In April 1991, under former Governor James R. Thompson, the State of Illinois purchased the Pullman Palace Car Company Factory Complex and the adjacent Florence Hotel as part of a newly established state historic site. Those of you may recall from your college history or urban planning classes that Pullman was one of the country’s first planned communities — a company town established by George Pullman in 1880 to locate and house both his large Pullman railroad car factory complex and his factory workers in brick Queen Anne-styled row homes.  Pullman was a model company town planned with the latest innovations, such as indoor plumbing and gas lighting, along with a suburban garden park design that included winding streets and ample landscaping.  The Pullman company town experiment ended in the mid 1890s when the famous Pullman labor strike spurred a state-ordered sale of the company’s residential assets.  The factories remained open until the early 1980s.

Today, what remains of the Pullman factory complex include the dominant Clock Tower Administrative Building, the North Factory Wing, the Rear Erecting Shops, where the famous Pullman sleeping cars were manufactured, and the Florence Hotel, all designed by Pullman’s architect Solon S. Bemen.  Unfortunately, the Administrative Building’s South Factory Wing was lost in a devastating fire in 1998.  The Pullman residential neighborhoods largely survive and, along with the remnants of the Factory Complex, comprise one of Chicago’s region’s few National Historic Landmark Districts.

The Florence Hotel

Pullman is not just any historic neighborhood.  For me, on a personal level, Pullman is one of those few places that can truly captivate.  When walking the neighborhood, you can sense the history and the many stories within the walls of the preserved Pullman homes, the extant buildings of the Factory Complex, and the Florence Hotel, which was named after Pullman’s oldest daughter.  Unfortunately, it remains mothballed today by the State of Illinois pending future use.  When Lakota was invited by the Chicago District Council of the Urban Land Institute (ULI) a few weeks ago to participate on a Technical Assistance Panel to determine future reuse scenarios for the State Historic Site, we gladly accepted the invitation to assist the State and the Pullman neighborhood reactivate this important site in the City’s and nation’s history.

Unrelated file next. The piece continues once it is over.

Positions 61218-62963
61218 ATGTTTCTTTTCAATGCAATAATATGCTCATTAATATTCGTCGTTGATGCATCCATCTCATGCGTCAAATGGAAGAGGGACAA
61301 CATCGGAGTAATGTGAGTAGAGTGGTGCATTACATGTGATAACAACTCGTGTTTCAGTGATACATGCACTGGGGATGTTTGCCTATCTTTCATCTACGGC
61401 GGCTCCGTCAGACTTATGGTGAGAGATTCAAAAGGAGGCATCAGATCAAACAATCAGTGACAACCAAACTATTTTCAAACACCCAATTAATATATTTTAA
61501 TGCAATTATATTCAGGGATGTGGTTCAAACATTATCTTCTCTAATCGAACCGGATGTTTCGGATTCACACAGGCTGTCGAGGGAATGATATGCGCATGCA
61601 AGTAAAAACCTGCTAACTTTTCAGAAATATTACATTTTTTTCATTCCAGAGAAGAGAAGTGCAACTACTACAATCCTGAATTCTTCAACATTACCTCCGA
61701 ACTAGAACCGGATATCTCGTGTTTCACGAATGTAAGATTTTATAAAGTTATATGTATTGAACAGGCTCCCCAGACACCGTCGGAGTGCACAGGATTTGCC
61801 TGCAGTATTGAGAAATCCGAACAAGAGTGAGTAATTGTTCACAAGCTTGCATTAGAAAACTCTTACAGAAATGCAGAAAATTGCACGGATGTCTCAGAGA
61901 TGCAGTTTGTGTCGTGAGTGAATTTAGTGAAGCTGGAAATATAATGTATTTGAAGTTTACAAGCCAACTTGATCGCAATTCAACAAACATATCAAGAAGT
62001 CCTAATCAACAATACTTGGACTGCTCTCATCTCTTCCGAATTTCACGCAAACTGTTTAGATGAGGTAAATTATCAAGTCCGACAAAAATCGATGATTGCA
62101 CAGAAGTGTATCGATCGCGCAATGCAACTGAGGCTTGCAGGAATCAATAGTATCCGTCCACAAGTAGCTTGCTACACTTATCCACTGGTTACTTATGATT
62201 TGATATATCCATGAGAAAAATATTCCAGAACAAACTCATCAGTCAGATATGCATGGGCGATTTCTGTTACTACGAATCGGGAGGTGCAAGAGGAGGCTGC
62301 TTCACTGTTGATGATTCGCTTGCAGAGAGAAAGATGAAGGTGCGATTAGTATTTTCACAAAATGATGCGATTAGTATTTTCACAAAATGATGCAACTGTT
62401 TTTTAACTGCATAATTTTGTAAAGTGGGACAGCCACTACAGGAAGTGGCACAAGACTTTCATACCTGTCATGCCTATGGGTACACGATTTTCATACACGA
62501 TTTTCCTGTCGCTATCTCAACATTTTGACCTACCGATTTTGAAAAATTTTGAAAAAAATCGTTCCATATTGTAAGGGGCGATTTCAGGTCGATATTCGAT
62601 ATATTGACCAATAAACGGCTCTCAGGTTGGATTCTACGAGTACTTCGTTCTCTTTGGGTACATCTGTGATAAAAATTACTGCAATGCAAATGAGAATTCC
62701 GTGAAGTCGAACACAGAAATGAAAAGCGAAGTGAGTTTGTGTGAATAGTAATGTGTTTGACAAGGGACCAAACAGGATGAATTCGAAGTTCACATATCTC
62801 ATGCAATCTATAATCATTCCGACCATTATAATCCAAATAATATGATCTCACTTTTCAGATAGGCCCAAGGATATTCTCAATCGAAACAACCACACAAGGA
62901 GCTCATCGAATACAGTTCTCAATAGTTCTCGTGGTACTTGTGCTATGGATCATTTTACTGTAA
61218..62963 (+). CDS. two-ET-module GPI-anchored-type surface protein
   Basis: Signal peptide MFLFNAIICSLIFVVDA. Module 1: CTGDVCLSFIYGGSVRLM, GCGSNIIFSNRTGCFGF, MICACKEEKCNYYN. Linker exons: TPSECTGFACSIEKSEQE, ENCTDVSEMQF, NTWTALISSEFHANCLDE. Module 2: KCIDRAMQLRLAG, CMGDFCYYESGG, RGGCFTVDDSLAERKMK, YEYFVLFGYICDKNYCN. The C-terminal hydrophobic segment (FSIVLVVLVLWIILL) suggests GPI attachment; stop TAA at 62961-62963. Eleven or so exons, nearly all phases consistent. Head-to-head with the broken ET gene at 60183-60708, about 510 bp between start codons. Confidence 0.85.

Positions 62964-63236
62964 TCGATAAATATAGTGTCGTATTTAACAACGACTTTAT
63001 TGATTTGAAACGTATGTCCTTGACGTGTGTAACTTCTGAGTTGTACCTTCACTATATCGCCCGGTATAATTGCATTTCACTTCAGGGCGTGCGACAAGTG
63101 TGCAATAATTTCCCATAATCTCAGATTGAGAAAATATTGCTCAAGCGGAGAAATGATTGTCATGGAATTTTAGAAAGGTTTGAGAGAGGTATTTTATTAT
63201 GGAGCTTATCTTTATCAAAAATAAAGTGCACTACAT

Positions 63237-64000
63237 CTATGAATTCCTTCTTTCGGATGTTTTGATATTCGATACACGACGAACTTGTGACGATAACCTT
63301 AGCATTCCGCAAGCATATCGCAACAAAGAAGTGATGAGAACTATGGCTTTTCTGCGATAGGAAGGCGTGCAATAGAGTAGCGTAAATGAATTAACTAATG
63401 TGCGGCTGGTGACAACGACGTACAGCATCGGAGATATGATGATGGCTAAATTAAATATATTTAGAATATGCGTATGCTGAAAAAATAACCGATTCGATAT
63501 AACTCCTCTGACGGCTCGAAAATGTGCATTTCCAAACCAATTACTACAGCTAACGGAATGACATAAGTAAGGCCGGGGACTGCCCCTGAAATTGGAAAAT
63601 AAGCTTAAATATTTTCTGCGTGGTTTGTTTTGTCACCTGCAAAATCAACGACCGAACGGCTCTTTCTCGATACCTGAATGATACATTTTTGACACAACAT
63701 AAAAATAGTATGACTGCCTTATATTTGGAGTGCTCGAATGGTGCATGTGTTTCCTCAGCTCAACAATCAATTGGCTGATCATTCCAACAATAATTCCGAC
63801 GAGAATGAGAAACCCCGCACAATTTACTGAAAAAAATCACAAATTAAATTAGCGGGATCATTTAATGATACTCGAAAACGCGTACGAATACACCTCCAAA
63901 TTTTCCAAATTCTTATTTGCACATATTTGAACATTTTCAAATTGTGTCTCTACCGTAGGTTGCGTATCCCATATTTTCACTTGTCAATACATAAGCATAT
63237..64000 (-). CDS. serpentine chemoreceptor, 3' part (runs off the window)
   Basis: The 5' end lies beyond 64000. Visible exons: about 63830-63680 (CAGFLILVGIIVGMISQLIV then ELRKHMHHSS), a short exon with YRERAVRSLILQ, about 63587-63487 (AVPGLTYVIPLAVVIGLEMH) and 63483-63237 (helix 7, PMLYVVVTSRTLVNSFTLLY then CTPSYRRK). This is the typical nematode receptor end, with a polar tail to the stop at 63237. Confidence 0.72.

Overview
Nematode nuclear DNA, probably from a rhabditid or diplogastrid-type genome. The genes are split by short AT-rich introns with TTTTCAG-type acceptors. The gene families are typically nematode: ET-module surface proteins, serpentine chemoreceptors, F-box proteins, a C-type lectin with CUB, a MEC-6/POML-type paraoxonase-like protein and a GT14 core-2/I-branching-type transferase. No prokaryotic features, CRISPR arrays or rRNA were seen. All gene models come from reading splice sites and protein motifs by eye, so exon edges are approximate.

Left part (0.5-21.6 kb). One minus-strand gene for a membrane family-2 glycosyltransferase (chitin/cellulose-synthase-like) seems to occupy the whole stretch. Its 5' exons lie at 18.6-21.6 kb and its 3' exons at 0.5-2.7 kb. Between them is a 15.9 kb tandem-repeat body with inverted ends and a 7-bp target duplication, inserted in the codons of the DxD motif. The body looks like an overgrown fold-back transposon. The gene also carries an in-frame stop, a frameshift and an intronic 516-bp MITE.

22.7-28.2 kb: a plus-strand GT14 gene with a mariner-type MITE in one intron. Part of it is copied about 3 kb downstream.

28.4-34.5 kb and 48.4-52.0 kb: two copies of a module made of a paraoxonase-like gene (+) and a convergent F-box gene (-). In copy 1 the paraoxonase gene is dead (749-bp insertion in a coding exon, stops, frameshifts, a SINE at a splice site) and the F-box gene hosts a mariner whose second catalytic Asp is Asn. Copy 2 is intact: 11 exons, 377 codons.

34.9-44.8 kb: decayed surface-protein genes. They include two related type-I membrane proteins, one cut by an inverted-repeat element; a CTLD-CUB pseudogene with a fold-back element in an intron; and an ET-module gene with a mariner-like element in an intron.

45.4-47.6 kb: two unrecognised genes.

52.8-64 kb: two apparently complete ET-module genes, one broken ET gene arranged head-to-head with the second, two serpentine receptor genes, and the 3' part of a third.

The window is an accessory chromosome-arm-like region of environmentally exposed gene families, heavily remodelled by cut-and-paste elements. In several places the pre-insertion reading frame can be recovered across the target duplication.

Historic Pullman row homes

The Technical Assistance Panel, put together by Chicago ULI and comprised of real estate developers, market analysts, and historic preservation professionals from around the Chicago area, was requested by the Illinois Historic Preservation Agency to figure out ways in which the Factory Complex and the Florence Hotel can be reused through private sector involvement.  Lakota was asked to provide its expertise in urban design and preservation and neighborhood planning.  Michael Szkatulski, Senior Managing Director of Mesirow Financial in Chicago was the Panel’s Chair.  Other preservationists on the Panel included Allen Johnson of MacRostie Historic Advisors and Diane Williams of Business Districts Inc.  The Panel met on October 17 and 18 at the Harborside International Golf Club, just a short pike east down 111th Street from Pullman.